Call to cap diesel rebate, sting oil firms

Hitting producers with higher fossil-fuel taxes and scrapping the diesel fuel rebate enjoyed by mining and agriculture could free up revenue for Australians stung by rising power prices.

That’s the call from independent think-tank Climate Energy Finance as fossil-fuel producers benefit from surging oil, gas and coal profits.

“No other industry has caused such significant economic hardship for 21 million Australians, all the while banking unprecedented profits,” energy analyst Tim Buckley said.

Calls are growing for federal and state governments to cap surging electricity and gas prices to protect Australians from further bill shock, with the question of who would pay compensation to power generators or fossil fuel producers still unanswered.

But Treasurer Jim Chalmers said the government would prefer to avoid slapping a windfall tax on large energy companies.

“We would prefer, where possible, a regulatory response here, but we said we are prepared to consider other options as well, including if there’s a case for some responsible contribution from the Commonwealth,” he told reporters on Tuesday.

The treasurer said price caps for coal and gas were a potential way to ease soaring bills, and the response would be “temporary and meaningful” to take the sting out of next year’s bill shock.

Treasury has projected tariffs will rise by 56 per cent for electricity and 44 per cent for gas by 2024 without government intervention.

Australia’s energy ministers will meet in Brisbane on Thursday for crucial talks that Chris Bowen said would include an important update on capacity for renewable energy and a discussion on energy prices.

“But people should expect the national cabinet be the key focus on the energy price discussion,” the federal energy minister warned.

The Clean Energy Council released a six-point plan ahead of the talks and Friday’s national cabinet meeting of leaders.

Rather than subsidies to power plants to help with their rising fuel costs, the renewable energy industry’s peak body is calling on governments to fast-track new solar, wind and batteries to replace costly coal and gas generation.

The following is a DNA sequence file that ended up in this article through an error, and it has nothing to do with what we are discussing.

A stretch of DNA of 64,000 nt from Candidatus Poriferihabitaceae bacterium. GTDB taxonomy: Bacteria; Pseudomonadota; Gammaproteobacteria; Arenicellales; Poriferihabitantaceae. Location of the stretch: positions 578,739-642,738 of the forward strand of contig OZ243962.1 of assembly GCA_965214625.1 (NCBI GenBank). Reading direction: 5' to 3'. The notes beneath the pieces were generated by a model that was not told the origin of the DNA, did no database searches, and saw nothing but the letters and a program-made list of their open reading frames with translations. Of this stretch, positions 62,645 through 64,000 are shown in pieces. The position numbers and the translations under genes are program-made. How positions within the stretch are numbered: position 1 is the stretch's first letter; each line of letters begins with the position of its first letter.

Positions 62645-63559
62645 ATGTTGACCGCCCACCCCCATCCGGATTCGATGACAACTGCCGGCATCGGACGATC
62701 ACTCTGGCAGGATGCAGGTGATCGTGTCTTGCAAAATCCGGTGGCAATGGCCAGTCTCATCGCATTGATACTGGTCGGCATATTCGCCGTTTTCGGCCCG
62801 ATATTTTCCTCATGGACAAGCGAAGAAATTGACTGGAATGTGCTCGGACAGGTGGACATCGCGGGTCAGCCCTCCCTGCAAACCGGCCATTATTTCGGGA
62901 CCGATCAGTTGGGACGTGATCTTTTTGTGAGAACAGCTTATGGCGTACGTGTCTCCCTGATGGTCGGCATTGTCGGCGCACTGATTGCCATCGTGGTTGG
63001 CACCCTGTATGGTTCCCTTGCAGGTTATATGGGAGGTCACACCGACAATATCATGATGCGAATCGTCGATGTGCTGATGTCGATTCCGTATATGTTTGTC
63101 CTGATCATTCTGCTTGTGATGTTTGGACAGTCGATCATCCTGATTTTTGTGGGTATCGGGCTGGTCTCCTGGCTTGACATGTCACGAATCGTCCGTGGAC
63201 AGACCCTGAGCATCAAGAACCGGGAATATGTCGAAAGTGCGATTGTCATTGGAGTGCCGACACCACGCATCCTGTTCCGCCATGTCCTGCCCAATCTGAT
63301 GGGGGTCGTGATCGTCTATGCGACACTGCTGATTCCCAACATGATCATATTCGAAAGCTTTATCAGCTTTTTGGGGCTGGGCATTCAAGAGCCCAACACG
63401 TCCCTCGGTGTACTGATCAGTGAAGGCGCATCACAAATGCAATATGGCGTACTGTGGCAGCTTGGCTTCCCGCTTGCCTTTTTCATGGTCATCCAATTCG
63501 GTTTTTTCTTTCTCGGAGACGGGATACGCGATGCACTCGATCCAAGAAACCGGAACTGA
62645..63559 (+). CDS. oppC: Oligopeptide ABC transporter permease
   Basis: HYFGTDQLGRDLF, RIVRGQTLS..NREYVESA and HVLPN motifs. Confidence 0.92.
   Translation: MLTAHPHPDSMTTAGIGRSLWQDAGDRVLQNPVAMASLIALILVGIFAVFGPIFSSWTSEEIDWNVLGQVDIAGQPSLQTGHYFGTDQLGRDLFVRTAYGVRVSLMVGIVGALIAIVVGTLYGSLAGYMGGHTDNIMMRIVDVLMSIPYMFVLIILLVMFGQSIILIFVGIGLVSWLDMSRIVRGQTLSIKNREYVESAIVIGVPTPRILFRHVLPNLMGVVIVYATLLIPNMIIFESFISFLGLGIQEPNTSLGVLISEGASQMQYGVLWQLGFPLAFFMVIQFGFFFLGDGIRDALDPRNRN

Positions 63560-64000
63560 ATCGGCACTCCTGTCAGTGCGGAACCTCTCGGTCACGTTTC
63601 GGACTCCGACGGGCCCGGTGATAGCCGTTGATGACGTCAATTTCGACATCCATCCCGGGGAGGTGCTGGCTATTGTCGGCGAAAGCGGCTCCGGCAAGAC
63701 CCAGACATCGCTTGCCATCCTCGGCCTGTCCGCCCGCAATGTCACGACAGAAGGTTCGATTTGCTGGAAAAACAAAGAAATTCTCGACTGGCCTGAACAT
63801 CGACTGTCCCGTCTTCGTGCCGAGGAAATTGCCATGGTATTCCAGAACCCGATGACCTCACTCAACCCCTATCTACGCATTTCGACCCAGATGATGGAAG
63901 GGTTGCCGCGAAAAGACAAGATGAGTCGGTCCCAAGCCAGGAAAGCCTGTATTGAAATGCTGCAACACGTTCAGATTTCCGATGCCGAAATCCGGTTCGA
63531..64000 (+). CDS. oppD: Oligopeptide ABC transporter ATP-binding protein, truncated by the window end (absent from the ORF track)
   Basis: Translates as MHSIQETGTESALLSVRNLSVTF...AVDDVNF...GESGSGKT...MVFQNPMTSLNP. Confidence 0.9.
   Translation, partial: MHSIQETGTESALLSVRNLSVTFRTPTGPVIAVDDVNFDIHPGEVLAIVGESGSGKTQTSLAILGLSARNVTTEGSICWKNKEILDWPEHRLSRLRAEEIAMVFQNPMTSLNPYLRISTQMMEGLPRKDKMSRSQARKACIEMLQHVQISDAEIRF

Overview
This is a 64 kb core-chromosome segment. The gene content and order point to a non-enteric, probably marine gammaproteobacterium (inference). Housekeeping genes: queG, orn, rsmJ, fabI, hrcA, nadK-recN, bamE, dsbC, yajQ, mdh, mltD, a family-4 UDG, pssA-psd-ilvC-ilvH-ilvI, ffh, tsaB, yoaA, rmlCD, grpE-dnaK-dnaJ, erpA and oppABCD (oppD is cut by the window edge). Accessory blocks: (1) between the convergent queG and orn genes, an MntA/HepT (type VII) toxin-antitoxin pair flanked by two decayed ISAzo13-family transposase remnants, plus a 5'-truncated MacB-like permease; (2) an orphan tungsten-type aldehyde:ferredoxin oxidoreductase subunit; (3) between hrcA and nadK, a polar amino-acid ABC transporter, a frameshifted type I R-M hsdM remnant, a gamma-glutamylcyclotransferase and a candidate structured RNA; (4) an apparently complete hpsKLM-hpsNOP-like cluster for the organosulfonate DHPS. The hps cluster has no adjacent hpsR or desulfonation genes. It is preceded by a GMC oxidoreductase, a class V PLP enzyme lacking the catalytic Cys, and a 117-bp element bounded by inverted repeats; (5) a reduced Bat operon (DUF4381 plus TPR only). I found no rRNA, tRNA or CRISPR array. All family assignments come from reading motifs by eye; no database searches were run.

“Ultimately, it’s about bringing more low-cost, renewable energy online to replace unreliable and expensive coal and gas,” council CEO Kane Thornton said.

Renters in particular are dangerously exposed to bill shock, according to research by energy advisory firm Renew.

“The cost to renters of heating is set to shoot up by $200 to $500 a year, and up to $900 a year if you are using a gas heater in Hobart,” spokesman Rob McLeod said.

He said installing insulation and efficient heating is critical to reducing bills, and if landlords won’t do that voluntarily, then governments need to step in and make them do it.

Both electricity and gas tariffs are set to rise, but homes that use gas face the biggest bill increases.

“Our findings show that households using gas for heating, cooking and hot water could face bill increases of up to $1900 over the next two years,” Mr McLeod said.

“Government action is needed urgently to prevent Europe-style bill spikes, and part of that action should be getting homes off gas.”

Mr Buckley said he expects the federal government to introduce a temporary domestic price cap of $8-12 per petajoule for East Coast gas and to put in place measures to ensure gas companies don’t restrict supply.

He said capping the diesel fuel rebate for industry could free up $4-5 billion a year in federal government revenue to help households.

Dr Chalmers said the states had a greater role on coal prices, while the federal government was working with the Australian Competition and Consumer Commission to assess any regulatory levers for gas.


Marion Rae
(Australian Associated Press)


Like This